Violations of Law and Due Process Standards in the Conviction of Atefeh Nabavi

Nov 30, 20090 comments

(30 November 2009) Judicial authorities should review the arrest, trial and conviction of Atefeh Nabavi, a 28-year-old woman sentenced to four years in prison for her participation in peaceful demonstrations following disputed presidential elections in June, appealed the International Campaign for Human Rights in Iran.

“The procedures leading to Atefeh Nabavi’s conviction and sentencing were so riddled with errors and human rights violations that the result is devoid of credibility and should be thrown out,” stated Hadi Ghaemi, a spokesperson for theCampaign.

“It is obvious that she was singled out because of her family’s history of political opposition,” Ghaemi continued.

Nabavi is the first woman to be sentenced for post-election protests. She was arrested on 15 June,and spent 95 days in ward 209 of Evin prison, which is controlled by the Intelligence Ministry, before being transferred to the prison’s public ward. She was tried in the Revolutionary Court, Branch 12, charged with “propaganda against the regime” and “acting against the regime” through her alleged relationship with the Mujahedin-e Khalq (MEK) organization, and with “disturbing the public order” and “conspiring against the regime” through participating in an illegal demonstration.

Nabavi was acquitted on the first two charges, but was sentenced to a 4-year prison term on the other two charges relating to her participation in the demonstration on 15 June.

According to Nasrin Sotoudeh, Nabavi’s lawyer, numerous errors were made by the authorities in the course of Nabavi’s case. Sotoudeh told the Campaign that when Nabavi was arrested along with seven of her friends in one of their houses, the handwritten summons from Judge Mortezavi mentioned ten other people and was of dubious authenticity and legality. Hundreds of the arrests after the June protests were undertaken with similar warrants.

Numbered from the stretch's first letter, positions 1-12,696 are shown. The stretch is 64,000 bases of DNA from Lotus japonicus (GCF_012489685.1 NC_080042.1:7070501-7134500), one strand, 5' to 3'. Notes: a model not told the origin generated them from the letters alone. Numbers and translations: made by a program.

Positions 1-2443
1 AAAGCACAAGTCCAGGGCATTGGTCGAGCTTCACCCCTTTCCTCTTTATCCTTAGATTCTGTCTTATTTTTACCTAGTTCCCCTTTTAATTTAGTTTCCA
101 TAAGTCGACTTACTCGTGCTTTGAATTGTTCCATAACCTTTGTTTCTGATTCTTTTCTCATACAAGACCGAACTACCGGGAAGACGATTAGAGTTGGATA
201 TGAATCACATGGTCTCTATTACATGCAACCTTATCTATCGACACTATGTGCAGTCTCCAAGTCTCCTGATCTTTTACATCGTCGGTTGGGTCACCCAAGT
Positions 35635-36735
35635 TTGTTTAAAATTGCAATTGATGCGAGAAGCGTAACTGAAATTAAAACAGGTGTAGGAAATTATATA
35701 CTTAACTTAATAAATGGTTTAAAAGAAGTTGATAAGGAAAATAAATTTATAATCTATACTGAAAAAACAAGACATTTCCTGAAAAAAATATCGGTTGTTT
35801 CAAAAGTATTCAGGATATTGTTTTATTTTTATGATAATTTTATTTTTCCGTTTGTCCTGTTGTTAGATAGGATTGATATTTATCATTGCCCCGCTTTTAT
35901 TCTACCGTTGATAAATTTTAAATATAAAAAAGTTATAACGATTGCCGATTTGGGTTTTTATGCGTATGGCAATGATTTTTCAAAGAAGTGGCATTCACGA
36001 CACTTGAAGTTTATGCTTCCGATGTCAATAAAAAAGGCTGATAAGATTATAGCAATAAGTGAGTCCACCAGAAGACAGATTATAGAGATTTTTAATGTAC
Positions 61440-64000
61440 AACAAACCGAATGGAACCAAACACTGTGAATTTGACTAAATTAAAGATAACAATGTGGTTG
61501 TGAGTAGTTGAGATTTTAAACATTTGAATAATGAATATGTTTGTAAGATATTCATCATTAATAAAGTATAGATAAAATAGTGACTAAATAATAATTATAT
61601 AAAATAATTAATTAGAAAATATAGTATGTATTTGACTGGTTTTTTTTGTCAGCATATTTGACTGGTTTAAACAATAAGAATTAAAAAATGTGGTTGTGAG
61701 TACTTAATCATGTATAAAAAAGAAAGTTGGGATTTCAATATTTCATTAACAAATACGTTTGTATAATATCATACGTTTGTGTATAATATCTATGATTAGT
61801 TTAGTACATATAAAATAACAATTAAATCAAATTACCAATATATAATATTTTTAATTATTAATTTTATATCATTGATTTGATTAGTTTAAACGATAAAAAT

According to Iranian law, temporary detention, if it is to be prolonged, should be renewed every month and the prisoner should be informed in advance and provided an opportunity to protest the  legality of the detention order, but Nabavi was never provided with the detention order, and thus not given such an opportunity.

Article 77 of the Procedures for Public and Revolutionary Courts states that when a court is reviewing a case, any allegations and claims by the defendant should be addressed as well, but the judge refused to consider Nabavi’s claims that her arrest and detention had been illegal when they were raised by Mrs. Sotoudeh.

According to Mrs. Sotoudeh, most of Nabavi’s trial was devoted to discussions about the political background of her family, which had no bearing whatsoever on the actions for which she was charged, but suggested that she was being punished for these associations. The primary sentence has not been sent to Mrs. Sotoudeh as Nabavi’s lawyer. Nabavi was taken to the court and informed about the sentence and according to her, the sentence mentions the political record of her family.

Mrs. Sotoudeh said she informed the judge that over three million Iranians participated in demonstrations in the same way as Atefeh Nabavi, and could also be jailed for their peaceful demonstrations, which are protected by article 27 of the Iranian Constitution.